Van Gerwen and Wright will meet in the final
Michael van Gerwen and Peter Wright will meet in the final of the 2019/20 William Hill World Darts Championship after defeating Nathan Aspinall and Gerwyn Price respectively on Monday at London's Alexandra Palace.
Reigning champion Van Gerwen and former runner-up Wright both claimed 6-3 wins to set up a repeat of the 2013/14 showdown, which Van Gerwen won 7-4 to lift the first of his three World Championship titles.
Darts' biggest event will reach its climax on New Year's Day as Van Gerwen and Wright go head-to-head for the coveted Sid Waddell Trophy and the 500,000 pound winner's prize.
Semi-finals night saw Van Gerwen make it through to his fourth World Championship final by shrugging off the challenge of Aspinall, who was making his second successive last four appearance.
The deciding leg of the opening set saw Van Gerwen produce a 14-dart break of throw, only for Aspinall to hit straight back with a nerve-settling 124 checkout to break throw on his way to winning the second set 3-1 to level.
Three visits without a treble cost Aspinall in the set three decider as Van Gerwen took out 48 to regain the lead in sets, but once again Aspinall fought back with a 110 checkout to win the deciding leg of the fourth set to level once more at 2-2.
After Aspinall missed a dart at double top to go 3-2 up, Van Gerwen showed his ruthless edge to take out 25 in two darts for a 3-2 lead, and then pressed home the advantage by winning the sixth set without conceding a leg for a 4-2 advantage.
The response was strong from Aspinall, who won the seventh set 3-0 to go within a set once again, but he was unable to earn himself a shot at double in the deciding leg of set eight as Van Gerwen took out 68 in two darts to move 5-3 up.
There was to be no remarkable comeback from Aspinall, as Van Gerwen won the ninth and final set 3-1, sealing the deal on double ten to continue his quest for a fourth World Championship crown.
"Every time I had to play well I did it, so I can't really complain about how I played," said Van Gerwen, who will be hoping to retain the World Championship title for the first time.
"I had too many bad scores and I know I can do better, so I will have to improve that for the final.
"Most of the time Peter plays me he blows up and misses darts at double and that's a good thing for myself.
"I hope I can play a bit better than I have been doing so far in this tournament and I'm looking forward to the final.
"I think he's more scared of me than I am of him."
Wright made it through to his second World Championship final with a dominant 6-3 win over world number three Price in a feisty affair.
Competing in his third World Championship semi-final, Wright outplayed Price in every department to reach the final for a second time, hitting seven more 180s and missing fewer double attempts than his Welsh opponent.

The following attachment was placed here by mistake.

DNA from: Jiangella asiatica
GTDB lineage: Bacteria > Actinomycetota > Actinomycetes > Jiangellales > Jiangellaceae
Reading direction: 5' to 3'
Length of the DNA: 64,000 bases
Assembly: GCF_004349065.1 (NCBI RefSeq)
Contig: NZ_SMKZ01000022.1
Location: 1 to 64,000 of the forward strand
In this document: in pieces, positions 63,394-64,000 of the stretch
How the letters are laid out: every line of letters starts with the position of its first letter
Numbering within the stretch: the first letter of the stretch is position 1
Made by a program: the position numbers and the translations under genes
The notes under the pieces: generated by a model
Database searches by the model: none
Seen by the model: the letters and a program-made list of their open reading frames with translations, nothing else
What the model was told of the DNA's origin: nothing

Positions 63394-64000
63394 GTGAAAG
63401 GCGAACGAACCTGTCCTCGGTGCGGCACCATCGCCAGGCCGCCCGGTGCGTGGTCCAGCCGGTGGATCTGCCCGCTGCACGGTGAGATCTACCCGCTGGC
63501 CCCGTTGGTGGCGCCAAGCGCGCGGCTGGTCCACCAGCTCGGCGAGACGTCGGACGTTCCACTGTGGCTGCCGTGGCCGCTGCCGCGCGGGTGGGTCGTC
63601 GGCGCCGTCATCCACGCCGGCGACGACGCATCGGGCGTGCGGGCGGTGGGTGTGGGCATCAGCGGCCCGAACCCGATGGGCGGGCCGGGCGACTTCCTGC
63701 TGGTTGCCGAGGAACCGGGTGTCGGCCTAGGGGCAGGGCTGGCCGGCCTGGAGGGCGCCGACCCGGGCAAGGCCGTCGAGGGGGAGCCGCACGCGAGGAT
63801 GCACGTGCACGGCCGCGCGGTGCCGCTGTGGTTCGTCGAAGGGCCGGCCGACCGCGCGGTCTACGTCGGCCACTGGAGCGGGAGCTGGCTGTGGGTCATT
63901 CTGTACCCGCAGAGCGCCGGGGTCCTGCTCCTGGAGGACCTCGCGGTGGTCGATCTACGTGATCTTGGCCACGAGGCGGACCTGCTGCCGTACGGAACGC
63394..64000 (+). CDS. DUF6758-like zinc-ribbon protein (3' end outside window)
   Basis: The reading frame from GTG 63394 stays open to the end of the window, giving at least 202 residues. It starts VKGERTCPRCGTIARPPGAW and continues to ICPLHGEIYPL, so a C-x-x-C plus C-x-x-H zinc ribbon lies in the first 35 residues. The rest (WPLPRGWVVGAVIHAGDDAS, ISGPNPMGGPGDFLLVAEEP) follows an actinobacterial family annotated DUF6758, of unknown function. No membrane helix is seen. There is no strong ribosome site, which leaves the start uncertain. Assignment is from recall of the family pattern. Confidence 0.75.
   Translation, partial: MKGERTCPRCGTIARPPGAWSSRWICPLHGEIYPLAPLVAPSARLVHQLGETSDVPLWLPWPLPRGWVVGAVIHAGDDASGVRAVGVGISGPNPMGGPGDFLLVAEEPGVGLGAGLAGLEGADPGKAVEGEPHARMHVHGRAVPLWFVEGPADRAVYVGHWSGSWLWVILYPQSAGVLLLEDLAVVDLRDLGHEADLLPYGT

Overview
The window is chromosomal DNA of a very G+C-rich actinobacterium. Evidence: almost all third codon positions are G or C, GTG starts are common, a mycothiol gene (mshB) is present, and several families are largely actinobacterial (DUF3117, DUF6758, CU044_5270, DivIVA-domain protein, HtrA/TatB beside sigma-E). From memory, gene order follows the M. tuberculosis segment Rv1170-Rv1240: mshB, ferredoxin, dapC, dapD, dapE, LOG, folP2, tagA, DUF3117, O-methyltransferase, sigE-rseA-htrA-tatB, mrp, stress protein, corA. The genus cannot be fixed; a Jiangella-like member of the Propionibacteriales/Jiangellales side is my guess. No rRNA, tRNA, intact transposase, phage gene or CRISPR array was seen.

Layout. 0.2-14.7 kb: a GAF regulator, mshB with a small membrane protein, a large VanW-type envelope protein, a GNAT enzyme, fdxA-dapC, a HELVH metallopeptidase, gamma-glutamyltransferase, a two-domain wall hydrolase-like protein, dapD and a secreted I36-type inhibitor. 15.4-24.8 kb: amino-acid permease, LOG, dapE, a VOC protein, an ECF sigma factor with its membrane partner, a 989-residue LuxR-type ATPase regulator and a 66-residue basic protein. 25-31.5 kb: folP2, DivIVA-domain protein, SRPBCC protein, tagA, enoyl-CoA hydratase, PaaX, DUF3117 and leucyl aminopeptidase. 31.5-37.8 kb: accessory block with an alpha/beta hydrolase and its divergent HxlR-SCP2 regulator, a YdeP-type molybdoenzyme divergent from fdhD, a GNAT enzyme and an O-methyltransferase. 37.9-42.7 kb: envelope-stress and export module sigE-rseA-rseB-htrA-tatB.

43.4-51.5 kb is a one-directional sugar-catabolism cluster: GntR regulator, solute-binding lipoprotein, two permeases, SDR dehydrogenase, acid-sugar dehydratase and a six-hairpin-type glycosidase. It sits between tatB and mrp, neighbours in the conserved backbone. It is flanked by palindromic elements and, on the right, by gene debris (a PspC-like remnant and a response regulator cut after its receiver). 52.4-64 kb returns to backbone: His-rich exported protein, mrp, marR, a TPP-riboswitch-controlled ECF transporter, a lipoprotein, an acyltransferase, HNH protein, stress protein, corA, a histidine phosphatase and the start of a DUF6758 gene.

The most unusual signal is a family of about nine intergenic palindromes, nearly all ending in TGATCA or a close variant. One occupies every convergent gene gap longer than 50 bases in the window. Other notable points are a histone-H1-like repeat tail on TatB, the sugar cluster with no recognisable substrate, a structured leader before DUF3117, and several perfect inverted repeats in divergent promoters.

The opening set went to a deciding leg, which Wright won in 11 darts, before the Scottish World Cup winner's flying start continued as he landed a 131 in the opening leg of set two.
However, Price typically showed resilience to win the third set despite a near 12 point-gap in the averages, before set three saw the Welshman take out 100, his only ton-plus finish of the match, to go 2-1 up in sets.
Wright responded with a pair of 13-dart legs on his way to winning set four, before an 81 checkout saw Wright win the set five decider to regain the lead in sets at 3-2.
Price won three consecutive legs to win set six and level the contest, but that proved to be the two-time Grand Slam champion's final moment of success in the contest.
A 15-dart leg from Wright saw him win the seventh set decider to go 4-3 in front, before doubling his advantage by taking the eighth set 3-1.
Wright struck his 57th 180 of the tournament in the ninth set, and after Price missed two darts at double to make it 5-4, Wright found the winning double at the tenth attempt to book his place in his second World Championship final, six years on from his first.
"Tonight I was missing doubles at crucial times and kept letting him in but thankfully I stopped giving him chances in the end," said Wright, who needs 15 more 180s to beat Gary Anderson's record of 71 180s at the 2016/17 World Championship.
"I'm older and wiser than I was six years ago, I didn't feel ready to be World Champion then but I do now.
"There's no mental block against Michael, even though I should've beaten him in a few finals.
"I told him a few weeks ago that we would meet in the final of the World Championship and it's come true.
"I'm not thinking too much about what it would mean to be World Champion, I'm just going to go up there and play my game like I have been doing all tournament and we'll see who wins."
Statistics - Semifinals